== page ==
Imagine, for a moment, Darth Vader holding a daylily scape in his hand instead of a light saber. He’s exhorting Luke Skywalker to come on over to the dark side, but instead of talking about the Force, he’s speaking of velvety soft and dark daylily blooms. How could Luke ever resist?
Okay, maybe you don’t like the Darth Vader analogy. I always did have a certain sympathy for him even though he was a baddie in bad mask and a black cape.
Instead, imagine another black-caped character, this time a crusader who comes complete with his own mansion and bat cave. What if he also had a garden? What kind of plants would Batman place within its borders? Money would be no object in this garden of the Dark Knight. Daylilies of every dusky persuasion would definitely be there along with dark-hearted ‘Black Dragon’ coleus or perhaps ‘Patent Leather?‘ ‘Purple Knight’ alternanthera, ‘Black Knight’ cannas and ‘Velvet Cloak’ smokebush would definitely be on the plant list.
Ooh, I simply must do a Batman garden post someday. I was never into Superman, all perfection, truth and the American way–whatever that is. Instead, give me the darker, smoldering heroes who fight for justice under their own particular code. Wolverine, anyone?
Twice a year, my daylily club, the Central Oklahoma Hemerocallis Society, has a sale. Club members always steer the purple and red daylily aficionados over to me with wry smiles and bemused head shakes. Seems they don’t understand the call of smoldering red and purple twilight. All daylily lovers have their favorites, ruffled, spidery, trumpet-like, UFs and spiders, but hardly anyone in the club enjoys the dark reds and purples I grow. I still soldier on with the idea that I’ll convert someone…anyone to my side.
Come on over to daylily’s dark side with me, and I’ll show you a real good time.
Like Darth Vader in his famous, yet unsuccessful scene, I’m making a case for daylilies of the purple and red persuasion. Here goes.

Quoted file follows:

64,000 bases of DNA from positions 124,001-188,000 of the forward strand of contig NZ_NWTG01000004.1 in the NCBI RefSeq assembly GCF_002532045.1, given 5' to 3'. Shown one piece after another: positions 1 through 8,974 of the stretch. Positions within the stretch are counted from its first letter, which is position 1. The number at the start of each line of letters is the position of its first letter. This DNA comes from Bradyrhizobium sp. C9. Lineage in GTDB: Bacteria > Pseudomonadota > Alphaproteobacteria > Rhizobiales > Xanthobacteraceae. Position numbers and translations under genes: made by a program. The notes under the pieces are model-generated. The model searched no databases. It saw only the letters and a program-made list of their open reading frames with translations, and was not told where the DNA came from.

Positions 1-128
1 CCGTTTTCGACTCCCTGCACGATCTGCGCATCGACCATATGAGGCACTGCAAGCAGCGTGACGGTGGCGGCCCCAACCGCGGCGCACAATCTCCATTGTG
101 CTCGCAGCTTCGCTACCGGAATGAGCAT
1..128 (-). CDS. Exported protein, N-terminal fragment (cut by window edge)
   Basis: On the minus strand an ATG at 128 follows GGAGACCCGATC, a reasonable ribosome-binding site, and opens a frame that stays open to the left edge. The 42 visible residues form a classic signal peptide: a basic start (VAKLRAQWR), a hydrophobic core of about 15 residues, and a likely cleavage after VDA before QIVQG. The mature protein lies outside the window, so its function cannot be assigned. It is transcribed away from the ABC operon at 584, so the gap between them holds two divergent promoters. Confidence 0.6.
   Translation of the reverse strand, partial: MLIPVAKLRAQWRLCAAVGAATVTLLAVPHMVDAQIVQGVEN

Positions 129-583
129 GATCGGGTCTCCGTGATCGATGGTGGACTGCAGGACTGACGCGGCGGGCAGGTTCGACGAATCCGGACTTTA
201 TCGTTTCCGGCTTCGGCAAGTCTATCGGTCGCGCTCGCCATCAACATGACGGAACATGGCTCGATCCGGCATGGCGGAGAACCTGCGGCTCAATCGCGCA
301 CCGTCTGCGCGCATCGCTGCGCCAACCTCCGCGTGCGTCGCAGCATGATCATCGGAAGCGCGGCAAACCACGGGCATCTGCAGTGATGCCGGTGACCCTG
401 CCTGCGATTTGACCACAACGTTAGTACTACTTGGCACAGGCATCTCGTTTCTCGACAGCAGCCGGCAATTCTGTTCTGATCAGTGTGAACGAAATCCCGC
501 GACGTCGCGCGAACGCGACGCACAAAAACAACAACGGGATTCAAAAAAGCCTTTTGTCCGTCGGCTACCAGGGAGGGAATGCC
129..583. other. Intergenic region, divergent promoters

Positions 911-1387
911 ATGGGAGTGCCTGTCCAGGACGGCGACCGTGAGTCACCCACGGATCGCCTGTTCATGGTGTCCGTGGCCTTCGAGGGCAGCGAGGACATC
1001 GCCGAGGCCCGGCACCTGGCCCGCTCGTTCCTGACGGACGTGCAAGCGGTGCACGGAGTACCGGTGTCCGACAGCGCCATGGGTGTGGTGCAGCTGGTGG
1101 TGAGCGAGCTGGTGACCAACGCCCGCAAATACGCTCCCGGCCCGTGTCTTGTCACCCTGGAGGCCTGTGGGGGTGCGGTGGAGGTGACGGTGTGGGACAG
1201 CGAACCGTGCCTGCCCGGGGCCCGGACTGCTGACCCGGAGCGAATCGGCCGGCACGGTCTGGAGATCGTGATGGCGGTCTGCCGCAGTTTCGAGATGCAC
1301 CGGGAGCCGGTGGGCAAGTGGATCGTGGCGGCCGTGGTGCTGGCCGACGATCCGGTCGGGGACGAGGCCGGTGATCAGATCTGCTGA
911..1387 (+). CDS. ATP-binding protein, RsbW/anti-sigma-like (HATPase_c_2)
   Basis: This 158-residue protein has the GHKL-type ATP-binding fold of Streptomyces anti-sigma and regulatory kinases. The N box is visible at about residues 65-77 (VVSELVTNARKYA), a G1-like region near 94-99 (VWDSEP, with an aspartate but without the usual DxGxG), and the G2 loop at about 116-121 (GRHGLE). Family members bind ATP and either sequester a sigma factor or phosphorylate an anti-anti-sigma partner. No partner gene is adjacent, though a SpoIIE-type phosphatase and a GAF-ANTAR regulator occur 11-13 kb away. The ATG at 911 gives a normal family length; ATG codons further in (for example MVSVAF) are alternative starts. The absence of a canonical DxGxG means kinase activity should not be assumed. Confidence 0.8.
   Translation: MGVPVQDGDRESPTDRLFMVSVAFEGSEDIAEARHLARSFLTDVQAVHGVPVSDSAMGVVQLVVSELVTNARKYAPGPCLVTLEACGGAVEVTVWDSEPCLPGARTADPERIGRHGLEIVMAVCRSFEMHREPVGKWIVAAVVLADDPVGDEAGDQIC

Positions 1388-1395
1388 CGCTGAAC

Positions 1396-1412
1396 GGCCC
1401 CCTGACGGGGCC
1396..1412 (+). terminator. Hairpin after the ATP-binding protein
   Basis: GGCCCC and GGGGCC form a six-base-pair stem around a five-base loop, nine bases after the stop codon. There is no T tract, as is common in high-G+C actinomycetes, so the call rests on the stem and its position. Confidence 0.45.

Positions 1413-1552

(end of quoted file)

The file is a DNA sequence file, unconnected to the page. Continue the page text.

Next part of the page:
Dusky purples and burning reds set off lighter blooms with the panache that only intensity can provide. For it’s only against the darkness, that you can truly perceive the brightness and beauty of the light.
- The original complaint of daylily fandom was that dark colors “melted in the sun.” Well, all daylilies melt in summer’s hot rays. Daylilies are primarily made up of water. It’s the price they pay for all that diamond dusting and shiny new blooms each day. We may notice that the dark ones feel the sun’s rays more quickly, but hybridizers have, in the last few years, made huge strides in creating daylilies that are more sunfast–at least until 4:00 p.m.
- They also say dark daylilies show more thrip damage. Guilty. They do. However, once the weather gets hot, thrips seem to disappear. If you choose dark daylilies that bloom later in the season, you won’t see as much damage. There is a bit of thrip damage on ‘Wild Apple Autumn’ below, but who cares?
- Dark daylilies show water spots. Again, yes, but if you don’t water overhead with sprinklers, this isn’t a concern. I water with drip irrigation. In Oklahoma, we shouldn’t be watering with overhead sprinklers anyway. Tell that to my husband who insists on watering the vegetable garden with a sprinkler, but that’s another story for another day.
You may be wondering if my entire garden is dark and tiresome looking. Not so. There is plenty of other color from daylilies, shasta daisies, black-eyed Susans and other plants that the darkness is no worry.
Intensity can come from deep orange daylilies too. Just look at the double. H. ‘Guadalajara’ below. It’s finally starting to double now that summer has heated up. Oh, and don’t forget daylilies like H. ‘Black Sheep’ and H. ‘Orange City’ with their sultry eyezones either. I think ‘Black Sheep’ would look great with a dark purple daylily just behind it and to the right. Another one to shop for! Maybe ‘Ancient of Days’ would fit the bill.
I hope my photos and words tempt you a little to take a walk on the dark side. Just take in all this vampiric beauty and tell me you don’t want to play a little on the darker side of life–in the garden anyway–that is.